Gruff Dad Makes Sweet Music for the World's Bravest—and Sickest—Kids, Including His DaughterMeredith Carroll
Don’t let his gruff voice fool you. Alastair Moock is a big softy.
Sure, warm and fuzzy is probably not how most folk singers want to be known. And up until now, Moock wasn’t. In fact, he still isn’t. But to describe him as just a gravely-voiced, fingerpicking guitarist reminiscent of Woody Guthrie and Tom Waits would be to set aside how his music and audience have evolved nearly 20 years into his career as a renown folk artist in the Boston area.
Given his musical influences, it’s no surprise that Moock has been moved by music “that connects me to progressive issues and social involvement. It’s always been a big part of what I’ve wanted to do as a musician.” When his twin daughters, Elsa and Clio, were born in 2006, Moock started shifting the focus of his music from adults down to children, except instead of singing down to kids, he got down on their level and sang to them. It wasn’t until July 2012, however, that perhaps Moock realized his ability to reach out and touch kids through song could do something deeper than make them simply smile and hum.
Last summer Clio was diagnosed with Acute Lymphoblastic Leukemia, which Moock’s wife, writer and former longtime Babble Voices blogger Jane Roper, has written about extensively on her blog. Like other families who’ve been rocked by cancer, Moock was changed profoundly — personally and professionally. He walked around the hospital that first week or so that Clio was there, but then he stopped pacing, picked up his guitar and started strumming.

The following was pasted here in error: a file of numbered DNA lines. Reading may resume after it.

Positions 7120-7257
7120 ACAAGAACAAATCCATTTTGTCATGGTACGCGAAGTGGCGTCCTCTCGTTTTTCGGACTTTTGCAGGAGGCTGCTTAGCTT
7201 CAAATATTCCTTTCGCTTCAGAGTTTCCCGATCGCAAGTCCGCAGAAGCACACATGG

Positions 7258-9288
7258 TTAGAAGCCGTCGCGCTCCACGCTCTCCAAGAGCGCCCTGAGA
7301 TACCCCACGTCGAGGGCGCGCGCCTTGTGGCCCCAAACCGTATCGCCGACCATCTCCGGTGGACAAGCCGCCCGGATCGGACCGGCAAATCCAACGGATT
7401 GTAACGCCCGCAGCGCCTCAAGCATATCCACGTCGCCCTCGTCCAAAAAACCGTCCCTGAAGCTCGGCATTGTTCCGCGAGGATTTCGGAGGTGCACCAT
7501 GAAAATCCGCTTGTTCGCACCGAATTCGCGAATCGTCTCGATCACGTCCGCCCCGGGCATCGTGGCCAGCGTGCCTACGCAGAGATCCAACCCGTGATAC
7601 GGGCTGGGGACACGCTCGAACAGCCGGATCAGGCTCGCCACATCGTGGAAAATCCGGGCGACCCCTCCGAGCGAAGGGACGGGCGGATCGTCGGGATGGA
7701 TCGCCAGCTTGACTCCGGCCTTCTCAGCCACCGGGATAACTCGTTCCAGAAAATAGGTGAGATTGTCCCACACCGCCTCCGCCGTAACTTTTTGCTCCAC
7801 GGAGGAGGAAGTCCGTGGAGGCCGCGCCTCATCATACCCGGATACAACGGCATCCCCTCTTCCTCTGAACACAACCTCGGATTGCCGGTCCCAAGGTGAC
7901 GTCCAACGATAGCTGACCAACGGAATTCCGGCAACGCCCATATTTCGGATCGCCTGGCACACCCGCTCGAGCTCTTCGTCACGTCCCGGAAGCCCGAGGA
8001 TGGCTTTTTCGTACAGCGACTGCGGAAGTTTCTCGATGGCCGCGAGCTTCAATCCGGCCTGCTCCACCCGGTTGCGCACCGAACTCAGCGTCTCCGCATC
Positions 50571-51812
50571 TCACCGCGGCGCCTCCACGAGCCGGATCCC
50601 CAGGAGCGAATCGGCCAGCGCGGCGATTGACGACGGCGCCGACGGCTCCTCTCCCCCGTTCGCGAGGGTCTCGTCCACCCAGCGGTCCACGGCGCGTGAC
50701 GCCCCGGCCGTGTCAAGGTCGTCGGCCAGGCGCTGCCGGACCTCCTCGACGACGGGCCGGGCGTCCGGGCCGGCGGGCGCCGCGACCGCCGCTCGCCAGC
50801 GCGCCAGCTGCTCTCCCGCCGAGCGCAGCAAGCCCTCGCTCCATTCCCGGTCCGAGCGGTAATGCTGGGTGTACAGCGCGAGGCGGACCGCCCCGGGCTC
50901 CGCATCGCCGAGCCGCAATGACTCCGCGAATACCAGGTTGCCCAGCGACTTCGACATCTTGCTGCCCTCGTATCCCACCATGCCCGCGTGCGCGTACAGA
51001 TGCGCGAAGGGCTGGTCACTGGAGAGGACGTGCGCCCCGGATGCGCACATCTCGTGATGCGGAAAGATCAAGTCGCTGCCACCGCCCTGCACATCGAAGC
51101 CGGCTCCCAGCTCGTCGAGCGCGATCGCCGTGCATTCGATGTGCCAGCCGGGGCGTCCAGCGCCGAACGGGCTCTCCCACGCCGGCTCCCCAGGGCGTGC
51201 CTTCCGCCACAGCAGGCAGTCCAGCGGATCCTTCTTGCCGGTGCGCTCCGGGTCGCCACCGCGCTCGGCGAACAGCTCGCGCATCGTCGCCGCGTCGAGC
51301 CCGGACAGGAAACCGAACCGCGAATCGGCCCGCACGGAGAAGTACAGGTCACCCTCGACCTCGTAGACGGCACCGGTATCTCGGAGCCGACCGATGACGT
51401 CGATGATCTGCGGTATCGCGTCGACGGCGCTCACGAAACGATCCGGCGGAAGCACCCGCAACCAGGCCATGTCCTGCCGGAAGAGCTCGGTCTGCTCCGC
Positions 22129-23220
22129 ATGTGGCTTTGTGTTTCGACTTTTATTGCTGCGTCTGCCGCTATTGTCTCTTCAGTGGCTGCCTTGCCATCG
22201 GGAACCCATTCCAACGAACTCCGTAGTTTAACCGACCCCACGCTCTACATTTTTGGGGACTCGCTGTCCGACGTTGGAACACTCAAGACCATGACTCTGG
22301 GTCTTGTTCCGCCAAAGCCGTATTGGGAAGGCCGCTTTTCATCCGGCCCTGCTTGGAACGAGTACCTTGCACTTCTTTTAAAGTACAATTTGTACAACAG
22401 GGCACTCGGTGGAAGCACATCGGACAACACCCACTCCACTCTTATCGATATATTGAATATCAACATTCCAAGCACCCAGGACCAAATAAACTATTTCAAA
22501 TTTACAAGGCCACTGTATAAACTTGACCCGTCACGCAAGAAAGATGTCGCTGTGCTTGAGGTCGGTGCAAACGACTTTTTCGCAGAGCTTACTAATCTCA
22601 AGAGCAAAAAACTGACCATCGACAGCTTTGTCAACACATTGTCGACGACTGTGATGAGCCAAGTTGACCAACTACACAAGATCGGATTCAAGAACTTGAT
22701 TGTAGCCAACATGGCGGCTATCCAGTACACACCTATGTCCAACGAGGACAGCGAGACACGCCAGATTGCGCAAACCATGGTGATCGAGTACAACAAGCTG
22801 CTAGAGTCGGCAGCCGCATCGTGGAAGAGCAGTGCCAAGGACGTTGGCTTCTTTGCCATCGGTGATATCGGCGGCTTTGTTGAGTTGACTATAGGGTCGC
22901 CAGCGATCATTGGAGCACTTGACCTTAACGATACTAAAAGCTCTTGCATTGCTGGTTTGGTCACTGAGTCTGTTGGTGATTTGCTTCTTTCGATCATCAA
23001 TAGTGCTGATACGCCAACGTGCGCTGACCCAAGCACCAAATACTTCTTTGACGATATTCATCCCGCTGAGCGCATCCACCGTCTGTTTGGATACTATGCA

“Singing together in the hospital was transformative,” Moock said, “not just for Clio, but for me. It reminded me how powerful music can be, and I wanted to bring that experience to other kids and families going through the same thing.”
Clio helped Alastair write songs about her journey, and “eventually, I realized I had an album’s worth of material on my hands — material that, I felt, looked cancer pretty squarely in the eye and that might be of some use to other kids and families traveling similar paths,” Moock said.
Below is a video for one of the heartwarming and funny songs on Singing Our Way Through that speaks to adults and kids who are touched by cancer — and even those who aren’t. Also below are some of the joyous photos of the Moock/Roper family taken in the past year that show through the darkest period of their life, they still found a few bright rays to light their way through it all:
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All photos used with permission from Alastair Moock
To donate to help Alastair perform and distribute free albums to patients, hospitals and oncology programs around the country, click here.
To download Singing Our Way Through, click here.
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